Borrowing trillions of dollars to pay corporations welfare for doing nothing is not going to bring us...Colorado or the country as a whole...out of recession. It's just prolonging the wait until the day of wreckening (sic).
There. Fixed that for ya. (Actually it's just as applicable the way you said it.)
Old 10-19-2009, 03:52 PM
1,742 posts, read 2,689,879 times
Reputation: 1925
Agreed 100% Bob, 2 more restaurants just closed their doors in Salida. Downtown is starting to look like a ghost town. I think some locals saw this coming in 2007 and sold their businesses then. I know of 3 that did. Proactice forsight. Don't think the worst is over yet. RP
Old 10-20-2009, 10:03 AM
16,438 posts, read 19,079,306 times
Reputation: 9513
The worst is yet to come, and unemployment is the unstoppable driving force. Forgive me for repeating myself, but a GM assembly worker in China makes $2 a day. TATA industries of India is selling the Nano car that gets 40 mpg for $2500 brand new. Where does that leave us? Out of work. Our only real hole card is agriculture if we play it right, but what are the odds with the way our government is being run? I'd like to be optimistic but we've come out of a period when massage therapists qualified for half-million dollar loans and the whole delusional house of cards has come down around us. We need to prepare for a new way of life, and a harder existence. People with real world hands-on skills will be OK, in my opinion. Cube dwellers may not fare well. A service economy can't function without real work being done by someone at some point. OK, rant mode off.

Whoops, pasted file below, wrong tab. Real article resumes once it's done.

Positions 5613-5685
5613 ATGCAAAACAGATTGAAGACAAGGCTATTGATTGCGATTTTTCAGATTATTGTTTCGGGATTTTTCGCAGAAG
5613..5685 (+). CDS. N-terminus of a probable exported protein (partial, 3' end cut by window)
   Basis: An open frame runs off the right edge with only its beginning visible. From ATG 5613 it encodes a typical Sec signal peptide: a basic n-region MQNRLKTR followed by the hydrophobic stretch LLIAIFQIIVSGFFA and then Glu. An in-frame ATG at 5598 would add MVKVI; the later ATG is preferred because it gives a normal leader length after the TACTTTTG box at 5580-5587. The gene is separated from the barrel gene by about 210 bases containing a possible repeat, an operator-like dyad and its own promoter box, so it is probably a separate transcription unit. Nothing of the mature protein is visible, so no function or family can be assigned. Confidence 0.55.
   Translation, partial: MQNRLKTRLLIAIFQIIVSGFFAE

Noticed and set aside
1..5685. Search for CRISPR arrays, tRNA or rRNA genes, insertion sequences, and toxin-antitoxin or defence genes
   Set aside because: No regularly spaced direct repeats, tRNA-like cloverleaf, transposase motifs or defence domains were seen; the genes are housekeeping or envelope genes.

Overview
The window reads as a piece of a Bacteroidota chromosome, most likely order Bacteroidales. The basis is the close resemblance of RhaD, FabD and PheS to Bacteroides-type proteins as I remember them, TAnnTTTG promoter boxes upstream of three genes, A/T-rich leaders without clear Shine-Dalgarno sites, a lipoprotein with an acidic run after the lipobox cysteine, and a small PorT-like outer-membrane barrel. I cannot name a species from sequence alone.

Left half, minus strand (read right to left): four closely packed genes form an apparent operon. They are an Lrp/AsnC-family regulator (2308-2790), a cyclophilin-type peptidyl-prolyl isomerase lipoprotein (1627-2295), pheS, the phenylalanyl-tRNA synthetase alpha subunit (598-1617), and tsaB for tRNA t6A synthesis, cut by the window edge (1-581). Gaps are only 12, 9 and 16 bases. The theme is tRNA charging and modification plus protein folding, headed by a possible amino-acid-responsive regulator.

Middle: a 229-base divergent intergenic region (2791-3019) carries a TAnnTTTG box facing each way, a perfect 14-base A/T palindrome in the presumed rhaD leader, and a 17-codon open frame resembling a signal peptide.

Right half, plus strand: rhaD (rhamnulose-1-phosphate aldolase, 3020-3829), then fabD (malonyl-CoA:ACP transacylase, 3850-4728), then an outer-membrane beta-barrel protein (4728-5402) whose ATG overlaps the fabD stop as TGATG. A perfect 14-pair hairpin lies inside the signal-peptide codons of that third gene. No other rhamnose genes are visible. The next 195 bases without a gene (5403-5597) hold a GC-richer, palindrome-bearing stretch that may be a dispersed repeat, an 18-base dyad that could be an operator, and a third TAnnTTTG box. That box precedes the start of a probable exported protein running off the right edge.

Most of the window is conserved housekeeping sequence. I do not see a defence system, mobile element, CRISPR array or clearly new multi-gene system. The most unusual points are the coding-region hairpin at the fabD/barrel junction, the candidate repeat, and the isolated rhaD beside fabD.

Old 10-20-2009, 10:05 AM
Location: Englewood,CO
345 posts, read 869,056 times
Reputation: 108
Originally Posted by Bideshi View Post
A service economy can't function without real work being done by someone at some point. OK, rant mode off.
Whats your definition of real work?
Old 10-20-2009, 10:37 AM
Location: Wherabouts Unknown!
7,764 posts, read 16,834,005 times
Reputation: 9316
Even though my cube dwelling job of database programming doesn't feel like real work in some corner of my mind, I come home at the end of the day more exhausted than I did when I was doing real work like building houses or planting tress for the forest service. Swinging a hammer or a mattock was more physically demanding than manipulating a keyboard, and it was also more inwardly gratifying. For better or worse, the cube dwelling work pays better than real work in many cases.

Last edited by CosmicWizard; 10-20-2009 at 10:50 AM..
Old 10-20-2009, 11:12 AM
2,437 posts, read 7,267,213 times
Reputation: 1512
The recession, unemployment rate, and housing market are three separate things. True, they are inter-related. But just because one improves, like for example the recession, does not mean that the other two will at the same time.

I think it will be tough everywhere for a while, and then even once it does improve considerably, it'll just be a relatively brief amount of time before we're all bogged down again.
Old 10-20-2009, 12:23 PM
16,438 posts, read 19,079,306 times
Reputation: 9513
I sincerely apologize if my concerns for the future insulted anyone, but I really believe our service economy is going to continue to contract. I don't think it was ever sustainable. My field also falls into that category (quality control). When there is nothing actualy being produced anymore, quality control is no longer needed, and so it goes.

Last edited by Bideshi; 10-20-2009 at 12:42 PM..